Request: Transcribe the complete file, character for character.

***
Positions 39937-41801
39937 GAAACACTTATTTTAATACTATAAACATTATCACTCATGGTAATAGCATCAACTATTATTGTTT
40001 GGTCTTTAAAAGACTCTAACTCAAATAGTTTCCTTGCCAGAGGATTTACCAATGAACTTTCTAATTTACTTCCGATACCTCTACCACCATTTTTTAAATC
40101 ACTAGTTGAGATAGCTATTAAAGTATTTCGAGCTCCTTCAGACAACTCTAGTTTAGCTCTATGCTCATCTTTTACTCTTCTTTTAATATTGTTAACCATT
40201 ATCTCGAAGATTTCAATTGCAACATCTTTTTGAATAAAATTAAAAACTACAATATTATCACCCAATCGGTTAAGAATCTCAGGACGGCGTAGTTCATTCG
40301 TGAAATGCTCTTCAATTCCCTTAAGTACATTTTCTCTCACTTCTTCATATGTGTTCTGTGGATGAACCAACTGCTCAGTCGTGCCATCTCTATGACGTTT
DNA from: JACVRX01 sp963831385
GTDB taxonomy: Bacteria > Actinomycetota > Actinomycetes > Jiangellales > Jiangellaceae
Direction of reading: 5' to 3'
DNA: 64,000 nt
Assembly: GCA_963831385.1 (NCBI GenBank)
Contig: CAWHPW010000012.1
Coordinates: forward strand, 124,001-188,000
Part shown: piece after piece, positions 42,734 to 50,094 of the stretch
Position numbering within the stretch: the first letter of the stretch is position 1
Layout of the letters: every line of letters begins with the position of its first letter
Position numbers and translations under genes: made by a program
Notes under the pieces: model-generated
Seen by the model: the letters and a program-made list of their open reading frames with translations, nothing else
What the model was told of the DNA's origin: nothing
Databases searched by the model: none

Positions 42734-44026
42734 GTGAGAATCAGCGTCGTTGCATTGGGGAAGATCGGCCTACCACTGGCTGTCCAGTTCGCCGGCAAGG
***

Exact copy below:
Positions 39937-41801
39937 GAAACACTTATTTTAATACTATAAACATTATCACTCATGGTAATAGCATCAACTATTATTGTTT
40001 GGTCTTTAAAAGACTCTAACTCAAATAGTTTCCTTGCCAGAGGATTTACCAATGAACTTTCTAATTTACTTCCGATACCTCTACCACCATTTTTTAAATC
40101 ACTAGTTGAGATAGCTATTAAAGTATTTCGAGCTCCTTCAGACAACTCTAGTTTAGCTCTATGCTCATCTTTTACTCTTCTTTTAATATTGTTAACCATT
40201 ATCTCGAAGATTTCAATTGCAACATCTTTTTGAATAAAATTAAAAACTACAATATTATCACCCAATCGGTTAAGAATCTCAGGACGGCGTAGTTCATTCG
40301 TGAAATGCTCTTCAATTCCCTTAAGTACATTTTCTCTCACTTCTTCATATGTGTTCTGTGGATGAACCAACTGCTCAGTCGTGCCATCTCTATGACGTTT
DNA from: JACVRX01 sp963831385
GTDB taxonomy: Bacteria > Actinomycetota > Actinomycetes > Jiangellales > Jiangellaceae
Direction of reading: 5' to 3'
DNA: 64,000 nt
Assembly: GCA_963831385.1 (NCBI GenBank)
Contig: CAWHPW010000012.1
Coordinates: forward strand, 124,001-188,000
Part shown: piece after piece, positions 42,734 to 50,094 of the stretch
Position numbering within the stretch: the first letter of the stretch is position 1
Layout of the letters: every line of letters begins with the position of its first letter
Position numbers and translations under genes: made by a program
Notes under the pieces: model-generated
Seen by the model: the letters and a program-made list of their open reading frames with translations, nothing else
What the model was told of the DNA's origin: nothing
Databases searched by the model: none

Positions 42734-44026
42734 GTGAGAATCAGCGTCGTTGCATTGGGGAAGATCGGCCTACCACTGGCTGTCCAGTTCGCCGGCAAGG